Referring now to FIGS. 6-8, a first embodiment of a bridge support shifting mechanism according to the invention is shown. The instrument soundboard 8 contains a pair of lateral openings 26 (of which only one is shown) for receiving a pair of extensions 18a from the rigid member 18 and providing isolation between the soundboard and rigid member. A transverse bridge base 28 is connected with the soundboard and also contains a pair of openings 30 (of which only one is shown) aligned with the soundboard openings for receiving and isolating the rigid member extensions 18a. A transverse bridge saddle 32 is arranged above the bridge base and supports the strings 34 of the instrument.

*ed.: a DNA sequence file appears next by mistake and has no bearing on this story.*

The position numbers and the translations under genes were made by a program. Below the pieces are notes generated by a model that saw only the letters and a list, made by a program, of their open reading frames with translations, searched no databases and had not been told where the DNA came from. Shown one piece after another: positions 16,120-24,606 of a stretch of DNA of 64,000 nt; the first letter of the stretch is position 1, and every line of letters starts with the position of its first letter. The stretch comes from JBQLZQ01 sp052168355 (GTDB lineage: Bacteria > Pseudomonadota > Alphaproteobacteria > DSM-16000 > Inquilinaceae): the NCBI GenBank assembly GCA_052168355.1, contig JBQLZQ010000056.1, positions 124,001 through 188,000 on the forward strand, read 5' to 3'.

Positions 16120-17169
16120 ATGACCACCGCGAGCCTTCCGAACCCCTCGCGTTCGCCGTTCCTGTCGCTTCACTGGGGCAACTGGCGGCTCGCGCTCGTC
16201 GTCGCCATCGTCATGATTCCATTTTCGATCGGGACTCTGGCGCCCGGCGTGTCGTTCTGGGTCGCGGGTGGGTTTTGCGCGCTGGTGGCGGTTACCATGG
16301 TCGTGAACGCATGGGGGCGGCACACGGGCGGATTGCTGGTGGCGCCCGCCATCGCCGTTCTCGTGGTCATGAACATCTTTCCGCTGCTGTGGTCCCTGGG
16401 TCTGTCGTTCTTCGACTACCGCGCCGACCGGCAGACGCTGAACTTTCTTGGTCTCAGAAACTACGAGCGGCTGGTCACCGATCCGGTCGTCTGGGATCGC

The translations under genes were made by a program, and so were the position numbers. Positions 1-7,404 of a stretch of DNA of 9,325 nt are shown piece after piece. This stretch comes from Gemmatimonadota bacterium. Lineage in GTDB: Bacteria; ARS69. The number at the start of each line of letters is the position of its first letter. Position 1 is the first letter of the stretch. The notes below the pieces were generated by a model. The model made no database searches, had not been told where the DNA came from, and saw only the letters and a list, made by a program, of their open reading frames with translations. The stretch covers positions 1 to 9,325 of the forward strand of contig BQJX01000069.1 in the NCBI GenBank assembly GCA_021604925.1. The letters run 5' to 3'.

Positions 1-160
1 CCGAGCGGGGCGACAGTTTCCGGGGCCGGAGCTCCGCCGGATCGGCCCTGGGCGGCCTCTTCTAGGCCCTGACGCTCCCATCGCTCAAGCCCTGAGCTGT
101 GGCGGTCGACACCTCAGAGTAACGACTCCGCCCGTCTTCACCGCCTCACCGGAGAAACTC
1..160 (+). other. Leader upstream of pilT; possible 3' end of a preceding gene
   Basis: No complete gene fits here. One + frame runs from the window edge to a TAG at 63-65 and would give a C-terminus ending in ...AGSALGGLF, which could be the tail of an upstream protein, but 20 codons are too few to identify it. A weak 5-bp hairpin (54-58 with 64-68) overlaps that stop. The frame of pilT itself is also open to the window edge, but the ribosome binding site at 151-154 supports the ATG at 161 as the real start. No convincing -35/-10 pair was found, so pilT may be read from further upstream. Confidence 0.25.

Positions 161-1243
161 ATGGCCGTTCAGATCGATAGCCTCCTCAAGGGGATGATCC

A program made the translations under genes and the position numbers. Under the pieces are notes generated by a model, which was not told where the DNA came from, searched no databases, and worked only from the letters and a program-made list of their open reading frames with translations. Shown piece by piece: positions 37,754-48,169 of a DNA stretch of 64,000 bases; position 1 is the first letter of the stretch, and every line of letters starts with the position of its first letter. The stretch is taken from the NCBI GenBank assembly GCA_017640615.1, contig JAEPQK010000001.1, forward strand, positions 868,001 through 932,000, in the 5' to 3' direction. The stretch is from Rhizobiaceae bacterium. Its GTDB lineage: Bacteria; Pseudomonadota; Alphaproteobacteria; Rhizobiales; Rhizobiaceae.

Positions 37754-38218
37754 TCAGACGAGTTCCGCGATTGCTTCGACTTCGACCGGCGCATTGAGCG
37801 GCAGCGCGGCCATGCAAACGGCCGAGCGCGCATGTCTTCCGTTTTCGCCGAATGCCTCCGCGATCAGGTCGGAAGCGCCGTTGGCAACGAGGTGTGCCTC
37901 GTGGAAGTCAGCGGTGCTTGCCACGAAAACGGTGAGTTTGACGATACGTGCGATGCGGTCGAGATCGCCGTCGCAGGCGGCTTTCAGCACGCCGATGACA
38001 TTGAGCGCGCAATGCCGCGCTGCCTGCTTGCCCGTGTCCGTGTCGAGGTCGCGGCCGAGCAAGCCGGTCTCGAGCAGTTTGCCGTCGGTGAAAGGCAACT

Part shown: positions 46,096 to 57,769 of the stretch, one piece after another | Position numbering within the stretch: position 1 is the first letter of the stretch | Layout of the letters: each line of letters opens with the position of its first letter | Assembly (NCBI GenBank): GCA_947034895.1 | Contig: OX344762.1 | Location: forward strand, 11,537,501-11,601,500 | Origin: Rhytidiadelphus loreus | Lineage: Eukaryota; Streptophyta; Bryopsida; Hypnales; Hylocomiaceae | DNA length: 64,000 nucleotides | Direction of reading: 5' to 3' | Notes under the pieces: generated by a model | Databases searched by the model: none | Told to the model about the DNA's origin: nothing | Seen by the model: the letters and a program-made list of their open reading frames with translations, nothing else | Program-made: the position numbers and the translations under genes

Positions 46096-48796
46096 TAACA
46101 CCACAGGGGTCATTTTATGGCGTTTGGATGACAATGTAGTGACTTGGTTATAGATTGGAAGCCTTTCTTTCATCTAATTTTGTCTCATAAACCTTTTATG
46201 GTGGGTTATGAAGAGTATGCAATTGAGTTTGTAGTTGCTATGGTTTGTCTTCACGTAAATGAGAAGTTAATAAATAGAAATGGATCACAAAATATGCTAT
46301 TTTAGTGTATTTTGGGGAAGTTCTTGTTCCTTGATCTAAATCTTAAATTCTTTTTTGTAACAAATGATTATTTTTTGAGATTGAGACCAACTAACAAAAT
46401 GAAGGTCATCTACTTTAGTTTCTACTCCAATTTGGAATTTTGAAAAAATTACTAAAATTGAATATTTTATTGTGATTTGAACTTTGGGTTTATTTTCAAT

An adjustable gear mechanism generally indicated as 36 is provided for selectively connecting the bridge saddle with the bridge base 28, with the rigid member 18, or with a combination of the two. The adjustable mechanism includes a pair of geared assemblies arranged at opposite ends of the bridge saddle. Each mechanism includes a first threaded spindle 38 connected with the bridge base 28 and a second threaded spindle 40 connected with the rigid member extension portion 18a as shown in FIG. 7. A first gear 42 is threadably connected with the first spindle 38 and a second gear 44 is threadably connected with the second spindle 40. The gears are meshed together whereby when the first or outer gear 42 is rotated in one direction, the second or inner gear 44 is rotated in the opposite direction. This results in vertical displacement of the first gear 42 up or down the spindle 38 while the second gear 44 is moved in the opposite direction on the spindle 40. At least one of the gears 42, 44 supports a crosspiece 46 which in turn supports the bridge saddle 32 as will be developed below. By controlling the positioning of the gears 42, 44, the crosspiece, and thus the bridge saddle may be connected either with the soundboard via the gear 42, spindle 38, and bridge base 28, or with the rigid member via the gear 44 and spindle 40, or with both the soundboard and rigid member when the gears 42 and 44 are at the same level and both support the bridge crosspiece. The crosspiece 46 contains openings for receiving the tops of the spindles 38, 40, whereby the crosspiece is free floating movement relative to the spindles.